Recently folks that I respect and trust suggested that I add motivational speaker to my service offerings. What do you think?
The past two and a half days I attended a Start Up Weekend hosted by Navigate Small Business at Grenfell Campus, Memorial University in Corner Brook, NL. This weekend is a whirlwind of activity from pitching business ideas on Friday night to launching a business over the weekend. The event wraps up with pitching to a panel of judges on Sunday afternoon. The high quality ideas of the teams and their hard work always impresses me.
This year, organizers asked me to give a keynote address to participants during our lunch break on Saturday. My start up experience started back in 2017 when I decided to make my first ever pitch. Since then, I was a mentor in 2018, and a pitch coach in 2019. The pandemic cancelled the event in 2020. This year I was once again a pitch coach. The keynote was something new to me. As a result of my own experiences, I decided my speech would be about my own startup weekend memories and my journey to becoming an entrepreneur.
Thankfully, my speech went off without a hitch! Folks laughed when I wanted them to. Unexpectedly, the audience gave me a round of applause during my talk! Likewise, what happened next surprised me. Some members of the audience that I truly and deeply respect gave me a hug. They told me I must become a motivational speaker. Others told me I inspired them. Late on Saturday, a shy, young man, came up to tell me how my speech touched him. He was not even participating in the startup weekend. Rather, he was a volunteer who was sitting with his friends during lunch and heard me speak. A day later, on Sunday, another person came up to me and said, “You touched me yesterday.” She said she did not know my story of how I became an entrepreneur. We only met after I started my business.
Getting paid to talk for a living?
My often family teases me about how much I can talk. My husband always add more time to my expected return time home when I am out. He knows I will inevitably meet someone along the way and stop to talk. I am very confident about public speaking. I should be; it is my job after all!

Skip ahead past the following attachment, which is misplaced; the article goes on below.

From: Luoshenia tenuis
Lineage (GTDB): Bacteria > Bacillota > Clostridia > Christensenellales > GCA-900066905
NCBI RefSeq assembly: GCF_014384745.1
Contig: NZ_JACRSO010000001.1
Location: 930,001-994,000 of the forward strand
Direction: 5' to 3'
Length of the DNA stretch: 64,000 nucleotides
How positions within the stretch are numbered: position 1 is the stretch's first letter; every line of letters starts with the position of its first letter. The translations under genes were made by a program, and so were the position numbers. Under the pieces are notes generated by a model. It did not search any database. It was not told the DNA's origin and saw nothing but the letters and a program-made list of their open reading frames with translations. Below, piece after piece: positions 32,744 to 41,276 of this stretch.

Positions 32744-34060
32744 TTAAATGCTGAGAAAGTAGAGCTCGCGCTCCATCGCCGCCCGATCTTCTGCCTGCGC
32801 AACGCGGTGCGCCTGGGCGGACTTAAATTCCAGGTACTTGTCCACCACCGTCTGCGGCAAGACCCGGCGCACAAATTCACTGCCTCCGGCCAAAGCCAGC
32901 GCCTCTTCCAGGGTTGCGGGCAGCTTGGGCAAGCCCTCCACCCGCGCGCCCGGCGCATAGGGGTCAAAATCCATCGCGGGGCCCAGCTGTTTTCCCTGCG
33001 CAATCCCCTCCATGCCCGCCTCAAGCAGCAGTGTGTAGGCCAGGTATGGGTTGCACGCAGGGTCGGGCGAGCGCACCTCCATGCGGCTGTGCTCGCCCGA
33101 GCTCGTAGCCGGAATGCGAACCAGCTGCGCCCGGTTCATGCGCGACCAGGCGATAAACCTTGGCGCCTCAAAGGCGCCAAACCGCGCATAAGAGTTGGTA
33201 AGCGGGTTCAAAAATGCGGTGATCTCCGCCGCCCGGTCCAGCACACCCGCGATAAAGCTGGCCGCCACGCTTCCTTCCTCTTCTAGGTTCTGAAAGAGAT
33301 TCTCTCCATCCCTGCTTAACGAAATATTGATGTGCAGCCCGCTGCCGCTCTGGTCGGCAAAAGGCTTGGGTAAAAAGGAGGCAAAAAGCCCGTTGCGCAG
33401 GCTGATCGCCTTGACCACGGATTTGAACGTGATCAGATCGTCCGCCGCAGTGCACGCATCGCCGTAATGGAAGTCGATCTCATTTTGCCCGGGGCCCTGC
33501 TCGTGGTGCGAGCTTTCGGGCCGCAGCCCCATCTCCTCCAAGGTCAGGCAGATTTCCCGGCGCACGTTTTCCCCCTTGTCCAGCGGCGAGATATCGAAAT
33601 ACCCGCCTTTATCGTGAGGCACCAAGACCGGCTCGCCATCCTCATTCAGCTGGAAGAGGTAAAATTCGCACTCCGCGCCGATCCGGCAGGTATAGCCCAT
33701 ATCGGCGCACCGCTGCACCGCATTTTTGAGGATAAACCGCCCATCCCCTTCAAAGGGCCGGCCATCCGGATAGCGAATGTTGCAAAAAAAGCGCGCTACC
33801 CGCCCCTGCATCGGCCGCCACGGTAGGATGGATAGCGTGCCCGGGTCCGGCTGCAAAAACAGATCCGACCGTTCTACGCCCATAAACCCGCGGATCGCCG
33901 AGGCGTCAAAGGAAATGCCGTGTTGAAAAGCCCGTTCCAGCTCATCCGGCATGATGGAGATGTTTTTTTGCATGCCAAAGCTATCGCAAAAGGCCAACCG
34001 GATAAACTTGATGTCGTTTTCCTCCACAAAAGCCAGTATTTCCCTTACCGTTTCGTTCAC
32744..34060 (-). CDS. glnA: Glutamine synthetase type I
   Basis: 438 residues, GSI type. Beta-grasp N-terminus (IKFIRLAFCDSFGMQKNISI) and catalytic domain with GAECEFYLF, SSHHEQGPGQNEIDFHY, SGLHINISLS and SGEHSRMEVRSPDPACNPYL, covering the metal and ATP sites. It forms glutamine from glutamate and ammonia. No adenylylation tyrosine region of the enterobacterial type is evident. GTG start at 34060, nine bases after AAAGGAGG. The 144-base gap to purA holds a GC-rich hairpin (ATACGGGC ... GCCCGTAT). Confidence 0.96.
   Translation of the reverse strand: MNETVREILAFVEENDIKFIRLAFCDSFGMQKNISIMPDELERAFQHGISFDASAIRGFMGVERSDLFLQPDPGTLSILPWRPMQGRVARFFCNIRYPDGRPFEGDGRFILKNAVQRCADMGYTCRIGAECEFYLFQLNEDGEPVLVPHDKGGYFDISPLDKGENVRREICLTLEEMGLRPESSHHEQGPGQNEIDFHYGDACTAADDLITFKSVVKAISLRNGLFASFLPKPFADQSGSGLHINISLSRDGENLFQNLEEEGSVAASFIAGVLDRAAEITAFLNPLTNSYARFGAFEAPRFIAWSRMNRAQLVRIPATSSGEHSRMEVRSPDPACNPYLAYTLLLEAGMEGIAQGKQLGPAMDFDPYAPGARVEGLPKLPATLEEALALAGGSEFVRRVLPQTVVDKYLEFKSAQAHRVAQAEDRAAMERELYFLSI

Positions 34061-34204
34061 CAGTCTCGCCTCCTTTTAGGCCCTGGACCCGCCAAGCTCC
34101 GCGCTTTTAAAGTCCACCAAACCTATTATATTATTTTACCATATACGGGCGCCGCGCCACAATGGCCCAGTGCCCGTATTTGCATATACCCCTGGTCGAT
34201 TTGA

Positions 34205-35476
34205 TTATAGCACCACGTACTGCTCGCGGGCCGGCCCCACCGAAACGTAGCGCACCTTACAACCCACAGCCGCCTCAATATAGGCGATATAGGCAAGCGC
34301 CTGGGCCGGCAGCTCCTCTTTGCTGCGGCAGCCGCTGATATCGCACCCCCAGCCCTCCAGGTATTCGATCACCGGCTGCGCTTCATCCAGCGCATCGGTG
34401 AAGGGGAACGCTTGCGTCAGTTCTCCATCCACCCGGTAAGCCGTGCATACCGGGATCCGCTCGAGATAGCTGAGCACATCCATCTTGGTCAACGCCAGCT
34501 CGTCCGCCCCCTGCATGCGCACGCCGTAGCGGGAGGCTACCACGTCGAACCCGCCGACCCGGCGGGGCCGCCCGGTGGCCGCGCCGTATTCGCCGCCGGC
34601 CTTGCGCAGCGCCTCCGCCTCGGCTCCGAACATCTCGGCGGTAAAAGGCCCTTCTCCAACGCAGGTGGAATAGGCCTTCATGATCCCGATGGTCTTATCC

A natural storyteller with a passion for her heritage, Carole often says she is in her dream job as she gets to talk for a living.
The response from my keynote this weekend is making me pause and reflect. Consequently, I am asking myself, “Is motivational speaker in my future? Should I be adding that to my service offerings at Spicer Facilitation & Learning?”
I would love to hear your thoughts. Please drop me a comment on social media, send me an email, or give me a call. ~ Carole
Having an accountability partner is a key way to help you achieve your goals. Read on to hear how one client is using me as hers.
What is an accountability partner?
According to Mary Fletcher, “Accountability partners are made up of one or more individuals who are willing to hold you accountable. The idea is that, once someone other than yourself knows what you need to do or what you want to achieve, there is a greater incentive to go out and do it to avoid having to explain why you didn’t to another person.”
The first time I heard this phrase was from Julie Lewis, owner of SassyTuna Studio. We were attending a export workshop together. She described how she used an accountability partner to keep her on track for one of her projects.
Working with Julie
A few months later, Julie asked me if I would be interested in working with her as a coach for a new initiative. Of course I said yes! We chatted on the phone, met over Zoom, shared countless emails. I was able to give her some project management tools to assist her in finding focus and direction for her creative idea.